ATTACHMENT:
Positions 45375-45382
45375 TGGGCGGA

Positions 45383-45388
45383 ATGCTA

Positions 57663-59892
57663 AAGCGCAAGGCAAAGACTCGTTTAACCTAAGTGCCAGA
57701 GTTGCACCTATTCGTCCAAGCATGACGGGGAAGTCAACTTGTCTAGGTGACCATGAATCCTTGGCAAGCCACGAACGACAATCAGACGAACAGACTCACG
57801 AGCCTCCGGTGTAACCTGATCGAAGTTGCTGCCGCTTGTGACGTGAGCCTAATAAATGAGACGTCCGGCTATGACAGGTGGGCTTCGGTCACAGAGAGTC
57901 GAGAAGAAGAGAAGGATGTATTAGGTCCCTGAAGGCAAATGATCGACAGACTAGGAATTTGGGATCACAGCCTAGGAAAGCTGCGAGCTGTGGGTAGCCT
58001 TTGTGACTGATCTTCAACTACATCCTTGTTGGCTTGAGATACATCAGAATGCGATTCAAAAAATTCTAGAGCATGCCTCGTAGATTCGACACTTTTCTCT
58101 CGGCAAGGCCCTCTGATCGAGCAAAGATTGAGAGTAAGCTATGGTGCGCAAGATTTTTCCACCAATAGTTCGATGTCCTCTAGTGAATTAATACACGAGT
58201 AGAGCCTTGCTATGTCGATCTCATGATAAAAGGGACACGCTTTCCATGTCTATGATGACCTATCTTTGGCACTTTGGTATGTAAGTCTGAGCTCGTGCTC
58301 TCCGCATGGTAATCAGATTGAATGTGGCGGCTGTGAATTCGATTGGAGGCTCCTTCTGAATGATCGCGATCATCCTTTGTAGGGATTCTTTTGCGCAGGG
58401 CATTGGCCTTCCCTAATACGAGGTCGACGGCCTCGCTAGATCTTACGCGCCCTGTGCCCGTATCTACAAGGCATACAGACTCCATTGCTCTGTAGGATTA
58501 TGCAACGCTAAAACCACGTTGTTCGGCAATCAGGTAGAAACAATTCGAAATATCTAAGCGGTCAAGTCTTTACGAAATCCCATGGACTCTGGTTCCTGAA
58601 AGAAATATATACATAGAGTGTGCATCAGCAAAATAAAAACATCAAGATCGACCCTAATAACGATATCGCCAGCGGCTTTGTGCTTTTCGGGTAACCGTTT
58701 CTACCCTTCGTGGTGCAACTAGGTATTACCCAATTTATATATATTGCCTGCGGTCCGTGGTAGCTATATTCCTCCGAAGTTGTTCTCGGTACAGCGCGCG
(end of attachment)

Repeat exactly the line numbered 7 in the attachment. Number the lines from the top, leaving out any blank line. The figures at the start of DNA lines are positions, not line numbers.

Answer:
57701 GTTGCACCTATTCGTCCAAGCATGACGGGGAAGTCAACTTGTCTAGGTGACCATGAATCCTTGGCAAGCCACGAACGACAATCAGACGAACAGACTCACG